Re: Ok, so...
Your argument is a total straw man. Which I keep seeing repeated. No one sane believes in completly unfettered markets.
Firstly it's probably impossible to have a totally free, efficient and perfect market. The foreign exchange market has been cited for ages as one of the "best" markets around for all those things - and even that turns out to have had a cartel operating for years undetected. On the other hand, they probably only had a tiny effect, becuase one of the things that made the market so hard to monopolise/dominate/rig was the sheer volume of daily transactions, and number of participants. And I can't see how information can be perfectly distributed when even though much of the data is published globally, governments know their own data in advance and are themselves actors in the market.
One of the big arguments that free market advocates make is that you can't have a free market without property rights. Property rights by definition require government to intervene in the market. One of the reasons the Russian economy is so screwed is that they don't have good property rights. It's also one of the major risks to China's continued development, as some corrupt local party boss can just steal your business and chuck you in prison, or buldoze your house without compensation. It may be possible to have a working market economy without democracy, but it's not possible to sustain one without a mostly impartial legal system, in which it's possible to sue the government and win. And that requires at least a responsive, mostly honest and non-corrupt government, all things that dictatorships are notoriously bad at. That's why even before the Rouble crisis the Russian government was having to pay 11% interest to borrow money (with very little debt) even though the bankrupt Greek government were only paying about 7%.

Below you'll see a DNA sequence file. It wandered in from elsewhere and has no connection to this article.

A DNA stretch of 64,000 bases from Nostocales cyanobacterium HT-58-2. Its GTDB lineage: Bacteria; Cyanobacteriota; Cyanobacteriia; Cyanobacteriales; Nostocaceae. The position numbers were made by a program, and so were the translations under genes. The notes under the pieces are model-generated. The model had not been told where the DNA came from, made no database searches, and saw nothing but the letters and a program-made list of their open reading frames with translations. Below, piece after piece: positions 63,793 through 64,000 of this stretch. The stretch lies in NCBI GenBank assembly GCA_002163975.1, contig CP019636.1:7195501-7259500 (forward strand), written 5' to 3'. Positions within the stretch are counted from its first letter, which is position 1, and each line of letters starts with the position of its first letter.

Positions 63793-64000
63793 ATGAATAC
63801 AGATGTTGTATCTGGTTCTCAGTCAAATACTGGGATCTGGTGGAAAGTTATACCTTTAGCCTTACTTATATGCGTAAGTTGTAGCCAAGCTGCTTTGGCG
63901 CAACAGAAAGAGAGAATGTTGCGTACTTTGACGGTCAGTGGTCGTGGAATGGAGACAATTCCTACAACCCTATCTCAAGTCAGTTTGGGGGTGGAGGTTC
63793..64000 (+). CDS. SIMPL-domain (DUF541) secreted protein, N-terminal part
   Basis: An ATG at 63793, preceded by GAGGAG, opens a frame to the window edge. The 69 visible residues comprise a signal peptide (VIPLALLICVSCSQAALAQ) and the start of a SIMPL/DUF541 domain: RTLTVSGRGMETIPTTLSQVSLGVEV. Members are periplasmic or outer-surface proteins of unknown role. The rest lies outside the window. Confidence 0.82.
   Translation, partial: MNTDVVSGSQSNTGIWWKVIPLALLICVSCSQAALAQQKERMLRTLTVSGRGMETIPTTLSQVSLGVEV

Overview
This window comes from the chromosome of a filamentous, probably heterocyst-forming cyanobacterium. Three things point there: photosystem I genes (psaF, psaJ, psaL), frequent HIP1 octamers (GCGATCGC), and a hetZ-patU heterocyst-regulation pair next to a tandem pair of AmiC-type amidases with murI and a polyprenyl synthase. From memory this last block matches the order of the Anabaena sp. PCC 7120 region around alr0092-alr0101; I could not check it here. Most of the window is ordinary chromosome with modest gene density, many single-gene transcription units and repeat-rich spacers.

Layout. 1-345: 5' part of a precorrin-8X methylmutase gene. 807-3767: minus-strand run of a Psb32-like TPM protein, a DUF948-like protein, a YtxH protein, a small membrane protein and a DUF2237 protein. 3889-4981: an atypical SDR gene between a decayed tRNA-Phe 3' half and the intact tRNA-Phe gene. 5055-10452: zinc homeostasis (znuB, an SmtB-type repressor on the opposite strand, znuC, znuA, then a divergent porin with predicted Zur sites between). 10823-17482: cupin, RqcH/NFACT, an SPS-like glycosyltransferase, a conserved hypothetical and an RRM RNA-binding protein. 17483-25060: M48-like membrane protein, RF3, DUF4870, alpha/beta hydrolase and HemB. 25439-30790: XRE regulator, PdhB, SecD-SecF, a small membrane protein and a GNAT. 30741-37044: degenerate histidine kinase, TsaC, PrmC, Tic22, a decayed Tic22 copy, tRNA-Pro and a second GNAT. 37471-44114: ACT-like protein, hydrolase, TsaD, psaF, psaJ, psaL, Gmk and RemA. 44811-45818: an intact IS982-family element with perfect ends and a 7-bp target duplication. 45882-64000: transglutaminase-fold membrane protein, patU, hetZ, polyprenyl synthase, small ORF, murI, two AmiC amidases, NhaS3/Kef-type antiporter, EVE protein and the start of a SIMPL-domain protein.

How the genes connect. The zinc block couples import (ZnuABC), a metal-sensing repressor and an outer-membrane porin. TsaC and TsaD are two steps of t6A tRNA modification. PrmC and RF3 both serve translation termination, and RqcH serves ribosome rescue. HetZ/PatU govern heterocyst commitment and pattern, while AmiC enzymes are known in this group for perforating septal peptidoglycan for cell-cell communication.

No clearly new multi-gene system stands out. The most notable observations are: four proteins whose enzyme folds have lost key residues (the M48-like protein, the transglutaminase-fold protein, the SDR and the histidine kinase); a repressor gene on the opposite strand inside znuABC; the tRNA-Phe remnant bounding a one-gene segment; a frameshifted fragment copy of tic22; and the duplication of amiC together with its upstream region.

Equally governments have to regulate for externalities (such as pollution and environmental damage), otherwise someone's short-term profit motive will end up trumping everyone's long-term interests.
In order to have properly working markets you also need government to regulate for safety standards (to stop the scumbags from undercutting the honest), minimum working conditions (ditto), and to deal with monopolies and cartels.
None of this is controversial with almost anyone that I've read from the right of politics, or in the free-market end of economics.
There are matters of degree of course. One man's government regulation to require minimum safety standards can be another man's deliberate attempt to block imports from their market. This is a game that is often played.
Government is a requirement of a 'free' market. The argument is over how much intervention is needed to make society more fair, and also operate more efficiently. For example, China's economy suffers from not having social security. Because people are scared of illness and unemployment, they save more than people have to do in the West, because we can rely to varying extents on the welfare state. Thus China's domestic consumption is too low to support its industry, forcing them to rely on exports, and there's too much money sloshing round the system meanning that money is being wasted in bad investments, hence China was previously destabilising our economies and helping to cause the global crash, and is now in the middle of its own unsustainable credit boom. Hence their government is now desperately trying to deflate their shadow-banking bubble, house price bubble and local government debt to regional banks without collapsing the economy.